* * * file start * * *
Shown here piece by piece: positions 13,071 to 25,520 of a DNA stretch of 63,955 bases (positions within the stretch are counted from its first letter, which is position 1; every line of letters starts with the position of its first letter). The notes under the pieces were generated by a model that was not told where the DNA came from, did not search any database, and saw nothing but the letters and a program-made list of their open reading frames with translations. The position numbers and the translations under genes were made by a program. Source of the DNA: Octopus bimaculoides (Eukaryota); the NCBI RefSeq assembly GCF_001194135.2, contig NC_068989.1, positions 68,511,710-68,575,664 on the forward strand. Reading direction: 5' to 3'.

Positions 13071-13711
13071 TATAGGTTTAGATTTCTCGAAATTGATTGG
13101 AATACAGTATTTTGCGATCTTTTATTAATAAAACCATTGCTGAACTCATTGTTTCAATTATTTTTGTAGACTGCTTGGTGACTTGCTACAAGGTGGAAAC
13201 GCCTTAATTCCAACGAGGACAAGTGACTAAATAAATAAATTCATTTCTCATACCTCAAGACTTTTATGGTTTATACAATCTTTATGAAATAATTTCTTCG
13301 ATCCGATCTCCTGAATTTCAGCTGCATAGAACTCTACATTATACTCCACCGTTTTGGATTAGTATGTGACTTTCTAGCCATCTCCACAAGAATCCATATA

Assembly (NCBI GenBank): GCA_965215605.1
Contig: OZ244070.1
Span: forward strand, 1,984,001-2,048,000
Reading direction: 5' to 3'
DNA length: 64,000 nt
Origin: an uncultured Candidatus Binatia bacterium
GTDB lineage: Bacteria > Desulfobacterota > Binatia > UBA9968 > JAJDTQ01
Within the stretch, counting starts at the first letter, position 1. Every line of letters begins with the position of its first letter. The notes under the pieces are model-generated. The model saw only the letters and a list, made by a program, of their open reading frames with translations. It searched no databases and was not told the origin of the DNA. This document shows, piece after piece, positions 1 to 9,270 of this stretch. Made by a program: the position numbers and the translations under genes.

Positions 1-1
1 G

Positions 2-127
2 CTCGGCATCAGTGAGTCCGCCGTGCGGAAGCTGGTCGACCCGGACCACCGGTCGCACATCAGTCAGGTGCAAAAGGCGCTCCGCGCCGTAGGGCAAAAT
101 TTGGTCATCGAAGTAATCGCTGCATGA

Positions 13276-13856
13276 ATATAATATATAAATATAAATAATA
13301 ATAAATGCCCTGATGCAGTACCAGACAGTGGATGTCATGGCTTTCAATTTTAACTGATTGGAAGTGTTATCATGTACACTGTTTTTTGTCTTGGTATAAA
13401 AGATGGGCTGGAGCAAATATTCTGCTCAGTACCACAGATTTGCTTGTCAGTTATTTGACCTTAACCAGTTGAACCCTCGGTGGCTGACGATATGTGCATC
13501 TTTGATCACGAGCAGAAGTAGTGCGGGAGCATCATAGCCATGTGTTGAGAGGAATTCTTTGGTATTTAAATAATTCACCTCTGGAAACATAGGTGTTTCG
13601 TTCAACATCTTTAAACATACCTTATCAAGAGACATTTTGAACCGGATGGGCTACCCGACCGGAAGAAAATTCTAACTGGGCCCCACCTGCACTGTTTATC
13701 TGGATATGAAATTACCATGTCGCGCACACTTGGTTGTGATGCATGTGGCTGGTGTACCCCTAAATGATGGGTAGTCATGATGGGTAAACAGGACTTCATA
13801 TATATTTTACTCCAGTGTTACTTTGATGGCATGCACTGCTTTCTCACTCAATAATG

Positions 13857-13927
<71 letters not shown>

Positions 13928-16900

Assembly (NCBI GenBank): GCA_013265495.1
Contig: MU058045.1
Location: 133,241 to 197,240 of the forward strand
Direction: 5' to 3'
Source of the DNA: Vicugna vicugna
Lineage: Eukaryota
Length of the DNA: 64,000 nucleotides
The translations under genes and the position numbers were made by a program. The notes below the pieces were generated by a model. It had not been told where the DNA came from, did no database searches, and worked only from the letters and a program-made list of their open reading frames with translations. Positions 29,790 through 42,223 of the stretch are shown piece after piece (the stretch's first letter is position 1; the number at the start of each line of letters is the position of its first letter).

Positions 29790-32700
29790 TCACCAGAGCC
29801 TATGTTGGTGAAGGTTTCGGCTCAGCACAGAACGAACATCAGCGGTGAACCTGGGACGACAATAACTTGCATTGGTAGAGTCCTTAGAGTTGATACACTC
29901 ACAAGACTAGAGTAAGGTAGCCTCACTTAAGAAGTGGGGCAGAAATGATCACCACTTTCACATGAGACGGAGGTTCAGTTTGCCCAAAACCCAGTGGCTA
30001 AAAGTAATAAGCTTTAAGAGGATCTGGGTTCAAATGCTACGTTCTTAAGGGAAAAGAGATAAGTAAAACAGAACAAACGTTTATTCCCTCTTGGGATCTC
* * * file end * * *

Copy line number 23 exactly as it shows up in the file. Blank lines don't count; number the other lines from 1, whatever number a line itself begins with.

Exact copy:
13401 AGATGGGCTGGAGCAAATATTCTGCTCAGTACCACAGATTTGCTTGTCAGTTATTTGACCTTAACCAGTTGAACCCTCGGTGGCTGACGATATGTGCATC